Jane Bunnett to present Lise Waxer Memorial Lecture today

Internationally acclaimed saxophonist, flautist, bandleader and recording artist Jane Bunnett is the featured presenter for the 2007 Lise Waxer Memorial Lecture.

A Juno Award-winner and two-time Grammy nominee, Bunnett, who studied in York’s Music Department, has built her career at the crossroads between Cuban music and jazz. Together with a visiting ensemble of Haitian musical artists who have made their home in Cuba, she will give an illustrated lecture-recital exploring the intersection of jazz and the musical cultures of Haiti and Cuba.

This free lecture takes place today, at 2:30pm in the Sterling Beckwith Studio, 235 Accolade East Building, on York’s Keele campus.

Right: Jane Bunnett

Bunnett has become one of the foremost jazz musicians in Canada and has gained recognition around the world for her improvising talents, technical proficiency, and writing and band-leading abilities. Born and educated in Toronto, she trained as a classical pianist. In 1979 she began concurrent studies in jazz at York, inspired by her first exposure to jazz great Charles Mingus and Rahsaan Roland Kirk in San Francisco. This led to studies with pianist Barry Harris and flautists James Newton, Frank Wess and James Moody. Then, having heard soprano saxophonist Steve Lacy’s music, she began to focus on that instrument too. A 1991 Canada Council grant enabled her to travel to Paris to begin studies with Lacy.

But Bunnett’s musical world really turned upside down when she took a trip to Cuba during the mid 1980s, and since then she has explored the music in every corner of Cuba, seeking out musicians all over the island.

The time spent in Cuba allowed Bunnett to see firsthand the somewhat deprived conditions of the musical academies. She initiated a program to raise funds to take instrument parts and technicians to Cuba to repair instruments. This has further led to the establishment of a non-profit group, Spirit of Music, to continue on with this work and to broaden the scope with the goal to effect cultural exchanges with other Third World countries. Her efforts have been documented in the Genie-nominated and award-winning National Film Board of Canada film Spirits of Havana (2000), which has been shown at many film festivals and nationally on the CBC in 2001.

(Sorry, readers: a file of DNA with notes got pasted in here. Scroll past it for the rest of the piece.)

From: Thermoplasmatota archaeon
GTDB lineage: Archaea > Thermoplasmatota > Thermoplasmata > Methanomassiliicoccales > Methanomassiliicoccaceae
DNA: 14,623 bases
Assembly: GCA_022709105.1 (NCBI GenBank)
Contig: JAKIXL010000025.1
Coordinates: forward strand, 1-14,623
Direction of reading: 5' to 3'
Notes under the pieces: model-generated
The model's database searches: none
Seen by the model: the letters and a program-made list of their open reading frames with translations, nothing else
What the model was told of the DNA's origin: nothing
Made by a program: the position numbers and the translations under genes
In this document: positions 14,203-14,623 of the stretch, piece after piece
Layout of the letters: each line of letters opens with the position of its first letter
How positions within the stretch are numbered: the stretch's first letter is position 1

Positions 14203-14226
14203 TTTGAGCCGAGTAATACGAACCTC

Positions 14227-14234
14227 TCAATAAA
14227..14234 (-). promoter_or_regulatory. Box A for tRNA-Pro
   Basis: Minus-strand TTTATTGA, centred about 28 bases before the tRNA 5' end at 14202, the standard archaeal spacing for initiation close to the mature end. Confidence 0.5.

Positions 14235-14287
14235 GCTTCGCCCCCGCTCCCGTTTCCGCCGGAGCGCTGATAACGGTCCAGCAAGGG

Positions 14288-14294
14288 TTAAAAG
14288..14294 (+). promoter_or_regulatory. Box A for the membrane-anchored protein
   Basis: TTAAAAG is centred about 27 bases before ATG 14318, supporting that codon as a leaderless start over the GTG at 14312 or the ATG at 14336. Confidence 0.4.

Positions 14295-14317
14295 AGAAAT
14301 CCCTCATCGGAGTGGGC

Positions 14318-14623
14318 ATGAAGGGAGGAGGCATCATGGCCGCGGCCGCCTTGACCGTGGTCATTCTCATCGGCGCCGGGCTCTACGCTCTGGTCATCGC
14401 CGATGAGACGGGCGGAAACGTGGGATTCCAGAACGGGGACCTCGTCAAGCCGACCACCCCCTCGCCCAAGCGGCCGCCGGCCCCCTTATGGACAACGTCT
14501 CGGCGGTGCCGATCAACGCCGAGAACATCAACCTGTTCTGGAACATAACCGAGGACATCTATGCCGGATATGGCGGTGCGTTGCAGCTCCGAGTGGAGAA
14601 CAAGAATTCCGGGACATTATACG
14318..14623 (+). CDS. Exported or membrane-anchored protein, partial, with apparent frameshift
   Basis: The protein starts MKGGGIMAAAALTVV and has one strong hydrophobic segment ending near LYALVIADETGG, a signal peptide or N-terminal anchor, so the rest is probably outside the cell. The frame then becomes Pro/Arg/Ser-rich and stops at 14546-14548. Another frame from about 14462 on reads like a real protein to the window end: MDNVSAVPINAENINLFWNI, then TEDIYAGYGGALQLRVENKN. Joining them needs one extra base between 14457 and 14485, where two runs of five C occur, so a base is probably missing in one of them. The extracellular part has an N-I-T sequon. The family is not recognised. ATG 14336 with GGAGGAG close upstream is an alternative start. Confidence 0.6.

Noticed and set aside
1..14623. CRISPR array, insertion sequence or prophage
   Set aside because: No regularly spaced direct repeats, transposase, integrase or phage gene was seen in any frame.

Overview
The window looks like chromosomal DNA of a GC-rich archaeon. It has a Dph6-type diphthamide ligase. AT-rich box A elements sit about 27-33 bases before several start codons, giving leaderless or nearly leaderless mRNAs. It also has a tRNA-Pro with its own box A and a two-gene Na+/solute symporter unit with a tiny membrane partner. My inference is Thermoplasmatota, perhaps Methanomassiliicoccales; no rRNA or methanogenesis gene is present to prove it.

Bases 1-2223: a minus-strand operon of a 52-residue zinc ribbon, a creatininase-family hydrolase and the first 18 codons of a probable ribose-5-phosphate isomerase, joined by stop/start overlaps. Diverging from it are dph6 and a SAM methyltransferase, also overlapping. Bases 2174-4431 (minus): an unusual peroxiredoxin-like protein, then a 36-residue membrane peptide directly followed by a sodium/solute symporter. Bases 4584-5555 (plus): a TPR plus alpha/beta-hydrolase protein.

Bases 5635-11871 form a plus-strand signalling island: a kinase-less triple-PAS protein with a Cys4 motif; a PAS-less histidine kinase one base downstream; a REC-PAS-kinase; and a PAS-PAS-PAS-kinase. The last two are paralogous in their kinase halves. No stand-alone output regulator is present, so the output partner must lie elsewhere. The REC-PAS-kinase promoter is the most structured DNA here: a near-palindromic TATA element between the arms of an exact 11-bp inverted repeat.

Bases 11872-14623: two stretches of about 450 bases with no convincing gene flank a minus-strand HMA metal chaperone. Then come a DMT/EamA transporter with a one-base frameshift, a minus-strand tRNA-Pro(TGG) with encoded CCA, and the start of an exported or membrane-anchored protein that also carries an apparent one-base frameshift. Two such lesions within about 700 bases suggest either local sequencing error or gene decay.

Bunnett’s humanitarian concerns also led to her becoming a Canadian spokesperson for the Ban The Land Mines movement in 2000. Bunnett was honored by the Smithsonian Institute in Washington in 2002 for her contributions and dedication to the development of Latin jazz. In 2005 Bunnett received Canada’s highest civilian award, the Order of Canada. She continues to perform at jazz clubs and festivals and concert halls and for broadcast throughout Canada, the United States, Europe, and Cuba, with her groups, and as a featured solo artist.

The lecture commemorates musician, ethnomusicologist, author and educator Lise Aerinne Waxer (right), a 1991 alumna of York University’s Graduate Program in Ethnomusicology and Musicology, who passed away in August 2002. Waxer’s pursuit of ethnomusicology included producing and hosting one of Toronto’s first world music radio programs on CIUT 89.5 FM and conducting fieldwork on salsa music in Cali, Colombia. She also authored two books: Situating Salsa: Global Markets and Local Meanings in Latin American Popular Music (Routledge 2002) and The City of Musical Memory: Salsa, Record Grooves, and Popular Culture in Cali, Colombia (Wesleyan University Press 2002), which received the 2003 Alan P. Merriam Prize and the 2003 ASCAP-Deems Taylor Award for popular music.

At the time of her death, Waxer was a faculty member in the music department at Trinity College, Hartford, Connecticut, where she was not only an inspiration to her students but also actively worked to forge links between the university and the city’s Hispanic community.

Waxer’s family, friends and colleagues established the Lise Waxer Memorial Lecture to celebrate her love of music of all cultures and her joy in sharing that passion with others.

The lecture is sponsored by York University’s Graduate Program in Music.